Worried about kidding season? This round-up of goat posts will help you be prepared and confident.

Firefly after disbudding


Should you disbud your baby goat kids? Disbudding is the process of burning the goat's horn buds to prevent horns from growing. 


This post discusses the pros and cons of disbudding so that you can make an informed decision.


It's a good idea to decide ahead of time - before your goat has her kids - and know how you'll accomplish the dehorning process if that's your plan. Who will do the disbudding: you, a vet, or a goat-owning friend?


People differ about when they prefer to disbud kids. Some do so when the kid is just a few days old, others when the kid is 7 or 14 days old or even older. Find out ahead of time when you need to have it done, if you decide you want your goats disbudded.


The 10 things you'll need when you bring home your goats


Worried about kidding season? This round-up of goat posts will help you be prepared and confident.


Are you new to goats? Maybe you're bringing home your first goats this spring? Here are the ten things I suggest you have on hand when you bring home your goats.


Goat record-keeping - free printables



I developed a set of record-keeping forms for my goats, including a basic information sheet, medical record and kidding record sheets. Would they be of help to you too? You can download them for free here: Goat Record Sheets.


More goat information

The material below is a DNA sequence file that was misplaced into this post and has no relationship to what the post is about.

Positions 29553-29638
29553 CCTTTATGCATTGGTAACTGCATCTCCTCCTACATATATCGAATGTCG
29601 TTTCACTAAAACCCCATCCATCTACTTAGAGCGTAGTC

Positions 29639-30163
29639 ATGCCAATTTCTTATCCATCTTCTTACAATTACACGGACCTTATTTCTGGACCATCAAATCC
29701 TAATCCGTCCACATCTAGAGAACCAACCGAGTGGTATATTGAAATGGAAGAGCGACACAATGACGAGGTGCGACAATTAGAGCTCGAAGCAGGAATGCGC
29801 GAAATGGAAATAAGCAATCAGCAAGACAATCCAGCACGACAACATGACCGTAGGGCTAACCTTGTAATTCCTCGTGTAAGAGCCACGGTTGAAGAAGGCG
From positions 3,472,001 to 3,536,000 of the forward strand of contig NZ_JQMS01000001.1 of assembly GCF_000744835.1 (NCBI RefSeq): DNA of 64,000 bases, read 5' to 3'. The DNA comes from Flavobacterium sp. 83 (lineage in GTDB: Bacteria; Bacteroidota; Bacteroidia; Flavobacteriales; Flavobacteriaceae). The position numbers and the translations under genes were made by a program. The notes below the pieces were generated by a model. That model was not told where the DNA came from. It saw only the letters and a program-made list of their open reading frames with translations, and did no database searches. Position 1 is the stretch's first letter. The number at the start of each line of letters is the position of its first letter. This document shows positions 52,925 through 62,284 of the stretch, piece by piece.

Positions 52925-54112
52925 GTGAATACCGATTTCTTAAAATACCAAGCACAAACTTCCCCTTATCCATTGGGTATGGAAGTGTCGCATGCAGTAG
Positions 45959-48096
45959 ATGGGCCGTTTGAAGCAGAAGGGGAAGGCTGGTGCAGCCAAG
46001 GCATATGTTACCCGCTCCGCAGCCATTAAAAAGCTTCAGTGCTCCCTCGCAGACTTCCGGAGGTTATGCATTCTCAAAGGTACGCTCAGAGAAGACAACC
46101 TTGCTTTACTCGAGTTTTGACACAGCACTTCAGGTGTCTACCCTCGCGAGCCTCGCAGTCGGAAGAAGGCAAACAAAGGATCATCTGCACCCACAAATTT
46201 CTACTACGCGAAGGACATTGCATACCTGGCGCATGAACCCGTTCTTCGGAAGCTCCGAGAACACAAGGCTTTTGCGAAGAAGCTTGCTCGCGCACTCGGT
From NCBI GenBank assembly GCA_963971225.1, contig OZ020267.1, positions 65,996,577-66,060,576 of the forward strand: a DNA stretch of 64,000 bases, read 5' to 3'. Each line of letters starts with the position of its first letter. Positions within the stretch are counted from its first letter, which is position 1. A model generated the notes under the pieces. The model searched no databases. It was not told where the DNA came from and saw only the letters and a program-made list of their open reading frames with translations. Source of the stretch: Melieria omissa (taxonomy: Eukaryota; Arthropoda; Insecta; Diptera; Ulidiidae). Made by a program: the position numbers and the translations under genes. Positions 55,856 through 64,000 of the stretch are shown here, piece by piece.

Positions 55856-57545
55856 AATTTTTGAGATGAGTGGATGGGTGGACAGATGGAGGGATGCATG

What is your biggest question or worry about owning goats? Do you fear a certain possible situation, like I feared a difficult kidding? Leave a comment and let me know.


You'll find all of my goat posts here.


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If kidding season scares you, these resources will give you confidence and help you be a prepared goat owner.



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4 comments

  1. My biggest worry was fencing to keep them in. I didn't even think of any of this other stuff. Decided I was too old to owning goats but I've encouraged my daughter and family next door to get some. We have lots of blackberries we'd like for them to eat. Interesting post Kathi, Sondra

    ReplyDelete
    Replies
    1. Sondra, I hope your daughter and her family have goats for you to enjoy! They do love blackberry plants.

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  2. Great information, Kathi! If I ever decide to try goats again...I will need this info!

    ReplyDelete